The Ghanaian Prince, William Ansah Sessarako, Who Was Enslaved Instead Of Going To England


The father of William Ansah Sessarakoo,  John Corrantee, was the head chief of Annamaboe [now anglicised as Anomabo, which is in the central region of Ghana]. Sessarakoo was born in 1736 in which was formerly the largest slave trading post during the Trans-Atlantic slaves trade.

John Corrantee then sent his son Sessarakoo to England with the determination for him to gain quality education, and to build a good relationship with the English to gain accurate information about everything that took place. Sessarakoo was then sent to England by a ship and was entrusted to the captain for transport. Instead of the captain sending him to England, the captain of the ship, sold Sessarakoo into slavery in Barbados.

Sessarakoo’s brother was first to France in early 1740s. He returned having a good relationship with France and was aware of everything going on there. The English were afraid of the relationship between France and Sessarakoo’s brother, so they offered to educate Sessarakoo in England. Corrante was very naive and thought sending his son to England would secure his future. Captain David Bruce Crichton sold Sessarakoo into slavery in Bridgetown, to the Bahamas in 1748. He was introduced to them as Prince William Ansah Sessarakoo or “The Royal African”.

Sessarakoo soon fell out of contact with everyone, with his family and the Fante people in his native land. Corrante was very distressed and blamed the British for the capturing his son. The British business prospects suffered very much because of the relationship with Corrante and the British. A Fante businessman who happened to be in Barbados recognized Sessarakoo. He then passed on the information to John Corrante, who then demanded the man should send Sessarakoo to England at once. Sessarakoo was then sent to George Montagu-Dunk to be protected till he got to England. This gave him an advantage because of his status, even though he was formerly a slave.

William Ansah Sessarakoo (b. c.1730, d. 1770), by John Faber Jr., mid 18th cent. (after Gabriel Mathias, 1749)

He was given the chance to appear in London’s events in societies with high standards. He even had the privilege to watch ‘Oroonoko’, a play which highlighted on the harsh enslavement and treatment of an African prince and his beautiful wife Imoinda. In the play, Oroonoko organizes a slave rebellion after learning his wife, Imoinda was pregnant. Oroonoko was then forced to kill the pregnant Imoinda, his wife, and then he was executed afterwards.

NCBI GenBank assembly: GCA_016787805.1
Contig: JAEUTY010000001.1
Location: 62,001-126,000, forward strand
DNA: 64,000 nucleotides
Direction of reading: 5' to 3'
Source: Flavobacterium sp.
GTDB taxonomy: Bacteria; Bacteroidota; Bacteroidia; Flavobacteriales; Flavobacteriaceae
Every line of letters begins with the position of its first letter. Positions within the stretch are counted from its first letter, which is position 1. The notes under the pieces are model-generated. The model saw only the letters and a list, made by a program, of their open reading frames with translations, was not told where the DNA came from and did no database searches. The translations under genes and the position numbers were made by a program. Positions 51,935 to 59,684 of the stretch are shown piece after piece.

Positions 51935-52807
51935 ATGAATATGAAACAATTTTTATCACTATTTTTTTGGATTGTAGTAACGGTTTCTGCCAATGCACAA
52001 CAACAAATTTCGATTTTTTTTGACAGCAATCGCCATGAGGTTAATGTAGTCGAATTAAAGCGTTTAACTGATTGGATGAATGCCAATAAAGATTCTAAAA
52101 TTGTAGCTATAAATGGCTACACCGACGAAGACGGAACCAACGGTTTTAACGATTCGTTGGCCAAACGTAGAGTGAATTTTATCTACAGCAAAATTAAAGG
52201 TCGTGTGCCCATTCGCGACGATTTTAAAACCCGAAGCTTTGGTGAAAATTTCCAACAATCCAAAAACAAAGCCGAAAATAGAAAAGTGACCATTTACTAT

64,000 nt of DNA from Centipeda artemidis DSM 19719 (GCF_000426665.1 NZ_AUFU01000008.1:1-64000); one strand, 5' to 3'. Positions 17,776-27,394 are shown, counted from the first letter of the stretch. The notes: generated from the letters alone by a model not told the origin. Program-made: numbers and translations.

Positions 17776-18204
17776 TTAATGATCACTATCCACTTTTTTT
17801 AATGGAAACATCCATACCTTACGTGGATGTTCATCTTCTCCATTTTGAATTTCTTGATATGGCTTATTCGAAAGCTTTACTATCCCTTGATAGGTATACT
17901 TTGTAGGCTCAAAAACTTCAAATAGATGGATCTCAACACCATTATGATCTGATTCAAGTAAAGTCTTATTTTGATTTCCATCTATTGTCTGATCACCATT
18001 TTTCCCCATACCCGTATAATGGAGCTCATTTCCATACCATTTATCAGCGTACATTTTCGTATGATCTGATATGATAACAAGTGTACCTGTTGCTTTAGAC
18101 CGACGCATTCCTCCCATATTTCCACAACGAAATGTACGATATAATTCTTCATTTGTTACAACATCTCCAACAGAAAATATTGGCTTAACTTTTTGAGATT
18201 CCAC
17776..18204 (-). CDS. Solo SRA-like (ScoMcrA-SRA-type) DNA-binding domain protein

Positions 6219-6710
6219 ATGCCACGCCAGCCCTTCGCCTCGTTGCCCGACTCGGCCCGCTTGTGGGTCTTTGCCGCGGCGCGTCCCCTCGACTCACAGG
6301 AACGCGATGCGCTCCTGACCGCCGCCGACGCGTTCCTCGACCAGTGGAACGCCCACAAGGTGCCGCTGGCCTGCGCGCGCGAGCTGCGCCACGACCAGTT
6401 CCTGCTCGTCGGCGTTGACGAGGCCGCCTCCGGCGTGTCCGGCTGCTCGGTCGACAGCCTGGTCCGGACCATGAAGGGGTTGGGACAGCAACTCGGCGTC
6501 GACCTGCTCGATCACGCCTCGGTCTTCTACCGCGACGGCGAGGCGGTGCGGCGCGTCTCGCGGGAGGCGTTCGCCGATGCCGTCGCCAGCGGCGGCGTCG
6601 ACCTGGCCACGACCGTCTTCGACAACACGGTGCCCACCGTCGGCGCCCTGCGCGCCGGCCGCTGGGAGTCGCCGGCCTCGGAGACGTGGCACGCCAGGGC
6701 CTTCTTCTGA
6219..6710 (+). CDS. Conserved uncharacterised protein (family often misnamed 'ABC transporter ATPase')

In late 1750, Sessarakoo then returned to Annamaboe well-dressed and extremely knowledgeable of the English culture. He became a writer at the Cape Coast Castle and also a slave trader.

In an interesting plan twist, Corrante and Sessarakoo worked hand-in-hand to deceive both the French and British by allowing both the French and British to offer competitive trade in slaves. He also accepted all the gifts on behalf of the Fante people. Sessarakoo was able to carry out the plan because of all the relationships he had with them while living in London.

After a fight with the governor of the Cape Coast Castle, Sessarakoo was then banned from entering the castle’s premises and fell out of the advantages of the British.

Sessarakoo’s activities were mostly hidden after he was sacked. He continued to live in Annamaboe where he lived a private life and engaged himself in slave trading. He died in 1770. Sessarakoo then recorded the events of his life in his memory, The Royal African: or, Memories of the Young Prince of Annamaboe.


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